FOR Raimund Berthold, his SS18 collection must surely have been a challenge. Set against two integral themes of masculinity and conflict, Berthold chose a complicated and rocky road from which to build a fashion show upon.
Finding inspiration in the most anarchic of places, his research focused on child soldiers in Sierra Leone, Uganda, Liberia and Nigeria, with the brutal absurdity of 14 year olds chewing cigarettes, slinging AK-47s over their shoulders and dressing in too-big uniforms.
These awkward contrasts have led way to a considered and understated collection; oversized garments are displayed in more subtle ways, with raw hemmed sleeves left unfurled and too-big funnel necks hanging off of shoulders.
Exploring the crucial transition from boy to man, from innocence to loss of innocence, the clothes are dark and brooding, starkly utilitarian and at the same time inconvenient – tiny shorts on tall frames, loose undone trousers on skinny legs and a bright burst of geometric colour over-scoring many of the garments.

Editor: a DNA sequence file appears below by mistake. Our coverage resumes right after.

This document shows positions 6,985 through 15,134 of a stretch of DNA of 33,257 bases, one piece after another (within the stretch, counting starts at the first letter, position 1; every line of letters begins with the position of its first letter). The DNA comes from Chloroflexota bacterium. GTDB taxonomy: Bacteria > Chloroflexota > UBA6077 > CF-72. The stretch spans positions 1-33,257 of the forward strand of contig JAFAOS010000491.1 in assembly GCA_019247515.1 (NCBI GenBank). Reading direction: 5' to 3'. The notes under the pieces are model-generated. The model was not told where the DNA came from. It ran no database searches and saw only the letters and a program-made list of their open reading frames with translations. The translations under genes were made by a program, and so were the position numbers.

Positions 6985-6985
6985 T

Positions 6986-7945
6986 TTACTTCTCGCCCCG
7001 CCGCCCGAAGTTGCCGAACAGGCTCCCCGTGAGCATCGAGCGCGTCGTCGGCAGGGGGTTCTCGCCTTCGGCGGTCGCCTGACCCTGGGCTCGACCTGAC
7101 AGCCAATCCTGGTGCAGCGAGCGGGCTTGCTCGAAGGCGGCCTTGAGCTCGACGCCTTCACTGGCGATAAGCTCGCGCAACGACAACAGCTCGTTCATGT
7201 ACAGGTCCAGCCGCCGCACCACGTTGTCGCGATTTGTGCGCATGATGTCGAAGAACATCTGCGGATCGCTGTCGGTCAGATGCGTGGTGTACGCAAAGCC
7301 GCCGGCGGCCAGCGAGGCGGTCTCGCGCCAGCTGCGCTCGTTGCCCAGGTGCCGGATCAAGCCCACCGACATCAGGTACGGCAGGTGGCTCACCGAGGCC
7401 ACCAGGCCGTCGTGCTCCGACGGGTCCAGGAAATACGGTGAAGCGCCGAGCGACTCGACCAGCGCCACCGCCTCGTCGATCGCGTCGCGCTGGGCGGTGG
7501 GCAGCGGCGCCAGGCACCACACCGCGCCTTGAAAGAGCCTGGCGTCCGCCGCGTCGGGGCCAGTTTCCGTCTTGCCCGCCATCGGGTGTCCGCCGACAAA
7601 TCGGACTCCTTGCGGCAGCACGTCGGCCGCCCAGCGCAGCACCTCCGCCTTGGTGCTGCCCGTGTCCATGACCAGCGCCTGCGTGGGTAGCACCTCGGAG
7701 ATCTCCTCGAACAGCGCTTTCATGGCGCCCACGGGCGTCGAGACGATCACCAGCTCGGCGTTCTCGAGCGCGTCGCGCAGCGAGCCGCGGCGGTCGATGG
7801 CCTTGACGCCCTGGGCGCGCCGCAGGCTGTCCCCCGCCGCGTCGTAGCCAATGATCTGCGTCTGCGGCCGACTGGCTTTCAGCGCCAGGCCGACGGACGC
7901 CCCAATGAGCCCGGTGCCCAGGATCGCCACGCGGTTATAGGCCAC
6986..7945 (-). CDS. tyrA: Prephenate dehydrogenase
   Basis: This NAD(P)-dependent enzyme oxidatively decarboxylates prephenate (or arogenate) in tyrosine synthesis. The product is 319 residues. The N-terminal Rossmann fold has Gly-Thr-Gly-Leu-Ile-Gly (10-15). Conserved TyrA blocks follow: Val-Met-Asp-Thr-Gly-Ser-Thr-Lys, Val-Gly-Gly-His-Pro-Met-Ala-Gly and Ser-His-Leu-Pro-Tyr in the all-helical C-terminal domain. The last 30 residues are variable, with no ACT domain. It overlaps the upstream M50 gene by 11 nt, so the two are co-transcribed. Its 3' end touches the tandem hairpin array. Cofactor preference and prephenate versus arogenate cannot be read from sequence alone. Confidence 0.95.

Berthold SS18, photo via Catwalking
Sleeves are out of the question almost half of the time – instead, harnessed vests over cropped sleeve longline coats take centre stage for summer, with lightweight wools, rich cottons and crisp technical fabrics.
It’s all highly Matrix-reminiscent – with the dramatic flares of billowing black coats, it feels as if Neo could appear at any moment. It’s a strong and aggressive collection from Berthold, who prove themselves once again a force to be reckoned with on the London menswear scene.
by Thomas Marrington
All photographs via Catwalking